The Etiquetteist: Golf-ball talking can irritate your partners. Here’s how to ensure it doesn’t.
With Jordan Spieth in the field this week at the AT&T Pebble Beach Pro-Am, fans will get an eyeful — and an earful — from a man who talks to his own ball more than any Tour pro.
Notice we said, “talks to his own ball.”
No one really minds that.
But talking to someone else’s ball? That’s another matter completely.
Some golfers get annoyed if you bark instructions at their Bridgestone as it’s soaring through the air or trundling across the green.
“Keep your lips off my ball!” they might snipe back.
Or fix you with an unforgiving glare.
What’s going on with these agitated people? Are they right to get riled up? Pathetically wrong-headed?
It’s a question best considered case by case.
A lot depends, for starters, on what you’re saying.
Rooting openly against another player (“Find the water!” “Get in the bunker!”) is poor form, of course, grounds for a good lashing from the golf gods and a dressing-down from those in your group.
But words of encouragement can be fair game, even classy, provided they fall within the bounds of reason. If, for instance, your partner’s drive is on a wild, slicing trajectory toward the center of a lake, asking for it to “draw” or “come back” shows a weak understanding of the laws of physics, and an even weaker understanding of human relations. Comments of that kind will either come across as flippant, passive-aggressive or plain-old dumb. No one needs to hear them, least of all your (already) frustrated partner.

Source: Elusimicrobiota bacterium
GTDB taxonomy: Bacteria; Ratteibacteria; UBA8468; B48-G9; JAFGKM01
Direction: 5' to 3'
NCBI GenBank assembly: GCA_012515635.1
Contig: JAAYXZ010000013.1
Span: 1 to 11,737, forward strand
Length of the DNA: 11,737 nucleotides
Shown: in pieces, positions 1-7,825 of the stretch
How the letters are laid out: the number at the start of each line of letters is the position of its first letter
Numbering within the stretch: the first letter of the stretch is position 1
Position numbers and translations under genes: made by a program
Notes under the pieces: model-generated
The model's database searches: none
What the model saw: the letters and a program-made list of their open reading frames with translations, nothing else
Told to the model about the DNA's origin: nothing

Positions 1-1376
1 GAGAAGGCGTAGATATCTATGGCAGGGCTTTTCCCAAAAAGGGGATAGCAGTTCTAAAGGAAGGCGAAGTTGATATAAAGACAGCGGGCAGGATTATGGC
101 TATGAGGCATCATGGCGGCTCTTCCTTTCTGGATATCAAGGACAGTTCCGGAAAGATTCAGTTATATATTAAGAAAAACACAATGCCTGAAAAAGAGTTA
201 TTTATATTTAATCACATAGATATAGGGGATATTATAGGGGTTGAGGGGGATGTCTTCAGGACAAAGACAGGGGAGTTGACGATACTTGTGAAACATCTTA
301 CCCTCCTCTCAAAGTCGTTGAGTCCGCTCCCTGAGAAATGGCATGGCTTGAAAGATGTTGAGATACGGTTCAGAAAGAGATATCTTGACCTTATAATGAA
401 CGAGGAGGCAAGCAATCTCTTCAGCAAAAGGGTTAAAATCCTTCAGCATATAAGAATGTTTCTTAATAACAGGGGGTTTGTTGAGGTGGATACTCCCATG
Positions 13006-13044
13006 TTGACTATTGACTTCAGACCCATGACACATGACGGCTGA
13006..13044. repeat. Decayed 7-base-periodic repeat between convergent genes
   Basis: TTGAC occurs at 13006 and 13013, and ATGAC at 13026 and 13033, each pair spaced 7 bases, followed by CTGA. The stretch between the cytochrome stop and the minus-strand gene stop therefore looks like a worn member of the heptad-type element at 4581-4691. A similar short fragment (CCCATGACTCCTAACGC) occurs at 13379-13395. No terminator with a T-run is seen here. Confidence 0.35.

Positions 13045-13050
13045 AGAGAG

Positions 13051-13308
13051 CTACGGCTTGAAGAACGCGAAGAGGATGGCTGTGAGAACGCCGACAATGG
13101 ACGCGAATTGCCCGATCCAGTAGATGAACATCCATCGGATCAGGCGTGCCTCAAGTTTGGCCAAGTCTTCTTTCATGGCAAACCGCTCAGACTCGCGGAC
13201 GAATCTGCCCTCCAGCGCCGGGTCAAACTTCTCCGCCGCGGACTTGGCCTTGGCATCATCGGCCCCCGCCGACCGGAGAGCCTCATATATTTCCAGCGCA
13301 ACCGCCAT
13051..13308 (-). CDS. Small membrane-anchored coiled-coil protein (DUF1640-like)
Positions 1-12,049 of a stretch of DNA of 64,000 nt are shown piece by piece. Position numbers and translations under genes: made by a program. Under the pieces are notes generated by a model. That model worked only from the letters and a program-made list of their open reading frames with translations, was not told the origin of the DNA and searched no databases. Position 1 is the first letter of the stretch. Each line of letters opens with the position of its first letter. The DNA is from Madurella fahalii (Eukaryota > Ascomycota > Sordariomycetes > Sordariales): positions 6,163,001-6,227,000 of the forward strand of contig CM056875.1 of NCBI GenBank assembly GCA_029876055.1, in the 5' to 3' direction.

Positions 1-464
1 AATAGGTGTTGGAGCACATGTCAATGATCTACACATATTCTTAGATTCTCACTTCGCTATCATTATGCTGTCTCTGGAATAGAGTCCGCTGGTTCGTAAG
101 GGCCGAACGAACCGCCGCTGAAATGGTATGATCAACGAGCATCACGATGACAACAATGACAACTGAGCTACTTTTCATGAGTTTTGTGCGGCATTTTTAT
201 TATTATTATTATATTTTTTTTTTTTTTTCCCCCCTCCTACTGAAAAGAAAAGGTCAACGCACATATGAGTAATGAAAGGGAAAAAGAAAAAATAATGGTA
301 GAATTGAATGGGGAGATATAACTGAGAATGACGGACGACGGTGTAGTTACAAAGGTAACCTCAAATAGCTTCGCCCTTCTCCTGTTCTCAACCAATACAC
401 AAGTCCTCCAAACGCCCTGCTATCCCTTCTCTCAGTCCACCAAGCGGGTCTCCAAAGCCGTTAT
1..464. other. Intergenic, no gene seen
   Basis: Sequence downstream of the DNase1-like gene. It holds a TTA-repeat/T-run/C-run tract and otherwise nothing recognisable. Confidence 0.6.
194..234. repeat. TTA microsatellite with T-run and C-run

Something similar applies to ill-considered praise.
What you mean as a compliment (“Great drive!” “Best one of the day!”) might get under the skin of someone who just struck what they know to be a middling shot. Familiarity matters. When you’re playing with pals in a friendly match, you have more latitude to jabber away. That’s what friends are for — to put up with your blather. But friends also have the right to gently rebuke you when they think you’re spouting inanities.
When you’re playing with strangers, or for high stakes, or both, the rules of engagement change. In these scenarios, it’s wise to stifle your inner-Dottie Pepper and refrain from offering play-by-play entirely. Really, what’s the upside? You’re better off waiting for the shot to come to rest before you open your mouth. Even then, a simple “nice shot” should be enough, so long as it really was one.
To a non-golfer, all of this walking/talking-on-eggshells might seem almost comically irrational, and it is. Golf balls don’t have ears. Nothing you say to a shot can affect its outcome.
Thing is, most golfers can hear just fine, and some are prone to irritation. Sometimes, they’re even justified. Do they have the right to blow their top in anger if you talk innocently to their ball? No, they don’t. Those people need to build a bridge and get over themselves.
But that doesn’t mean you aren’t being annoying.
Watch and listen to Spieth this weekend. He’ll be talking himself blue to his own ball. But he won’t be saying much to anyone else’s. He knows better.